Cyclical forces are likely to drive global inflation higher throughout 2018 than is currently priced in markets, warns Vanguard.
Speaking at an adviser roadshow in Sydney yesterday, Vanguard Asia Pacific chief economist Qian Wang made the case for an inflation ‘surprise’ in 2018 that could catch markets unaware.
Inflation has remained stubbornly low in developed countries in recent years, despite 80 per cent of the global economy sitting at or just below full employment, Ms Wang said.
Economist are scratching their heads at the current lack of wage growth in major economies – something that has historically been linked with falling unemployment.
But Vanguard is tipping that wage growth (and hence inflation) will begin to emerge when US unemployment falls below 4 per cent later this year.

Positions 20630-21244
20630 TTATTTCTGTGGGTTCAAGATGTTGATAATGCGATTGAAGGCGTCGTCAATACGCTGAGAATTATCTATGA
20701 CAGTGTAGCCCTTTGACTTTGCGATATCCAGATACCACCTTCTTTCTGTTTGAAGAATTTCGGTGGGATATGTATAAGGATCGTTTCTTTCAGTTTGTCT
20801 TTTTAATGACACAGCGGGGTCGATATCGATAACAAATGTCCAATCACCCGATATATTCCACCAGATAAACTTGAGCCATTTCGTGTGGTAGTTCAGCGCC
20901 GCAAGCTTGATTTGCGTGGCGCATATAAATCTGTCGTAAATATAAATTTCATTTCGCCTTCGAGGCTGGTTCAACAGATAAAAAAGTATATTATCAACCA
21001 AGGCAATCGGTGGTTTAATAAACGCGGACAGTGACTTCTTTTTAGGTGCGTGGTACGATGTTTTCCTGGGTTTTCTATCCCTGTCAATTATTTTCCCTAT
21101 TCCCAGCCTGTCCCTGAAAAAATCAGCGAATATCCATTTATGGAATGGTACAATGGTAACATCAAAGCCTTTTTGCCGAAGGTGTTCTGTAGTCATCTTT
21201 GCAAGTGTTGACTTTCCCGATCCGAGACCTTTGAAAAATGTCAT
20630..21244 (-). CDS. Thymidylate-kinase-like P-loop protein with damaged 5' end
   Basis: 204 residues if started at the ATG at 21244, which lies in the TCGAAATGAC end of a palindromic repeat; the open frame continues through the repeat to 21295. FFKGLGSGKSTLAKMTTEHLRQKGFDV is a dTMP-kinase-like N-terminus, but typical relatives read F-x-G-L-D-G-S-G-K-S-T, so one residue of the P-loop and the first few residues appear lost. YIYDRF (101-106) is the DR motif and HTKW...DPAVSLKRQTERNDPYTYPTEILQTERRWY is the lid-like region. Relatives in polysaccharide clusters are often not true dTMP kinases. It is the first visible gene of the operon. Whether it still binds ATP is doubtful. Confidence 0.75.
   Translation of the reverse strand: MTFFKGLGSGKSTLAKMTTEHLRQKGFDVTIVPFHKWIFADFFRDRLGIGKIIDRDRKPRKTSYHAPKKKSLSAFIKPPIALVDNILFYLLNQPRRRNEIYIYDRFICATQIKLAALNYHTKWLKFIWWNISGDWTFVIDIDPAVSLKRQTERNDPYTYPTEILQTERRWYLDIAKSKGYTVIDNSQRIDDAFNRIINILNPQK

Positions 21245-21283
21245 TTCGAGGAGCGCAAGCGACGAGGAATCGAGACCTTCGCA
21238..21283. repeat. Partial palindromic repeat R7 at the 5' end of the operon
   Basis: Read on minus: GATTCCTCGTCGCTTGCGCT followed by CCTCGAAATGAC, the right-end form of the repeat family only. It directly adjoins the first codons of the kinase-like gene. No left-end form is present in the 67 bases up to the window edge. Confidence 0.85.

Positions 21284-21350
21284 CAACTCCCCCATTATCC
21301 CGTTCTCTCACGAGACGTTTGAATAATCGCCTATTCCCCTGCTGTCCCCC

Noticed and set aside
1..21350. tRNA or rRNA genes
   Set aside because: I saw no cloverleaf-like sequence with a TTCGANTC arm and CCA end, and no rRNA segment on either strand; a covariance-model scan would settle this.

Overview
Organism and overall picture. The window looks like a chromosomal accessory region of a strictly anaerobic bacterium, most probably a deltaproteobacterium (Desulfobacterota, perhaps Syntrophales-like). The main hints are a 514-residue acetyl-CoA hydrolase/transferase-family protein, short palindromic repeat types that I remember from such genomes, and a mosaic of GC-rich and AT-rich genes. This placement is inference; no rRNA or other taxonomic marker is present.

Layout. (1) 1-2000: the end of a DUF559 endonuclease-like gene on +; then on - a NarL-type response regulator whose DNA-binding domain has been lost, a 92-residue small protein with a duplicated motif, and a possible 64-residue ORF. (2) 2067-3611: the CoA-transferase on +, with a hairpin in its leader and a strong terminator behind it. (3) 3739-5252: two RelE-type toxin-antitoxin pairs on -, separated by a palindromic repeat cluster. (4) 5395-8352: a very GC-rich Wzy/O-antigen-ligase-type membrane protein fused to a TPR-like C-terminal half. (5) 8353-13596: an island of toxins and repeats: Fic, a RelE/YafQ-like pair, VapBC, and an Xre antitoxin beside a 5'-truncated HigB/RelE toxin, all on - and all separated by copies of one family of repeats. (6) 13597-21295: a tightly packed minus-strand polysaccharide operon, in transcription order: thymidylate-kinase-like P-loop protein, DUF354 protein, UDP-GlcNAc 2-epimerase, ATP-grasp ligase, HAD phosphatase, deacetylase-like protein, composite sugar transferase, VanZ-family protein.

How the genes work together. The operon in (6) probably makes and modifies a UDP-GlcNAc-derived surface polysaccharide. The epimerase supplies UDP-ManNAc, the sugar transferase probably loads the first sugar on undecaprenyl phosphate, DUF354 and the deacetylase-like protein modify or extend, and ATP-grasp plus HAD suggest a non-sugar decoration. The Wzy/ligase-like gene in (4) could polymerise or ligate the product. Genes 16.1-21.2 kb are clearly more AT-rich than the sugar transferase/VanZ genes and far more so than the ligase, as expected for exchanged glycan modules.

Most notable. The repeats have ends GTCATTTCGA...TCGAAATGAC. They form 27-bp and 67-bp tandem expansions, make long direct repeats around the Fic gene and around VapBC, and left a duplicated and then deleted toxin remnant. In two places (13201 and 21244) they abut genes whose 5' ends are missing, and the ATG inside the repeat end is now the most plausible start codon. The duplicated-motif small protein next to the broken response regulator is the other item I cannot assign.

There are also signs that inflation is emerging in Europe, Japan and China, Ms Wang said.
“If we have an inflation surprise and if we have the global growth picture look pretty solid, the US Federal Reserve will feel comfortable to go ahead and with its hiking [ahead of market expectations],” she said.
The market is expecting the Fed to hike three times in 2018, but if US inflation hits 2 per cent, that could increase to four rate rises for the calendar year, Ms Wang said.
“In that case, the bond market will be busy reassessing their expectations for interest rates and break-even inflation,” Ms Wang said.
Better-than-expected US job numbers in early February were enough to cause US Treasury yields to spike, leading to an (albeit short-lived) equity market correction in the ensuing days.
But Ms Wang emphasised that Vanguard is expecting an inflation ‘surprise’ rather than a ‘scare’ at a later point this year.
“We are expecting higher financial risk, but not an immediate financial crisis. And we are expecting central banks to be tougher, but not ‘killers’. If that is realised, it's not a bad scenario for financial markets,” she said.
“We can expect another good year in the financial markets, because no matter what, the fundamentals are still solid – suggesting continued earnings growth from the corporate sector,” Ms Wang said.
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